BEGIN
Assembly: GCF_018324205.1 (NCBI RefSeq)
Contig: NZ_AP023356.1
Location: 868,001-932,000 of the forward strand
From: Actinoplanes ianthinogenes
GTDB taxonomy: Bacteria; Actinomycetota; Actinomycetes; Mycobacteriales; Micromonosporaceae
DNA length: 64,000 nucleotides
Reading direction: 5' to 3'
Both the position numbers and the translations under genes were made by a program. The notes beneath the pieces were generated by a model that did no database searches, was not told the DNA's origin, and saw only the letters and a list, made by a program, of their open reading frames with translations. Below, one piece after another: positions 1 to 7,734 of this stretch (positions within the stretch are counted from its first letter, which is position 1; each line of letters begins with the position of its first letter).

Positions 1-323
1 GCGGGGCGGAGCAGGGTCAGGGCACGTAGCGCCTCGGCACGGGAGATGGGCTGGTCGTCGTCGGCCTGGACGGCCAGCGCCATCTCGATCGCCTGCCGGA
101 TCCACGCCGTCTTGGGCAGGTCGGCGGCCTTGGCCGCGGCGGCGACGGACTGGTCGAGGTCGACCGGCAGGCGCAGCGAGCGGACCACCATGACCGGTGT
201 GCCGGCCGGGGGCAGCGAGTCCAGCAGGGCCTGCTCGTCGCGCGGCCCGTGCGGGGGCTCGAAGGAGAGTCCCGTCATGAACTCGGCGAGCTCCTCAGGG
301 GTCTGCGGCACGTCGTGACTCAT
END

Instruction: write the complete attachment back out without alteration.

Assembly: GCF_018324205.1 (NCBI RefSeq)
Contig: NZ_AP023356.1
Location: 868,001-932,000 of the forward strand
From: Actinoplanes ianthinogenes
GTDB taxonomy: Bacteria; Actinomycetota; Actinomycetes; Mycobacteriales; Micromonosporaceae
DNA length: 64,000 nucleotides
Reading direction: 5' to 3'
Both the position numbers and the translations under genes were made by a program. The notes beneath the pieces were generated by a model that did no database searches, was not told the DNA's origin, and saw only the letters and a list, made by a program, of their open reading frames with translations. Below, one piece after another: positions 1 to 7,734 of this stretch (positions within the stretch are counted from its first letter, which is position 1; each line of letters begins with the position of its first letter).

Positions 1-323
1 GCGGGGCGGAGCAGGGTCAGGGCACGTAGCGCCTCGGCACGGGAGATGGGCTGGTCGTCGTCGGCCTGGACGGCCAGCGCCATCTCGATCGCCTGCCGGA
101 TCCACGCCGTCTTGGGCAGGTCGGCGGCCTTGGCCGCGGCGGCGACGGACTGGTCGAGGTCGACCGGCAGGCGCAGCGAGCGGACCACCATGACCGGTGT
201 GCCGGCCGGGGGCAGCGAGTCCAGCAGGGCCTGCTCGTCGCGCGGCCCGTGCGGGGGCTCGAAGGAGAGTCCCGTCATGAACTCGGCGAGCTCCTCAGGG
301 GTCTGCGGCACGTCGTGACTCAT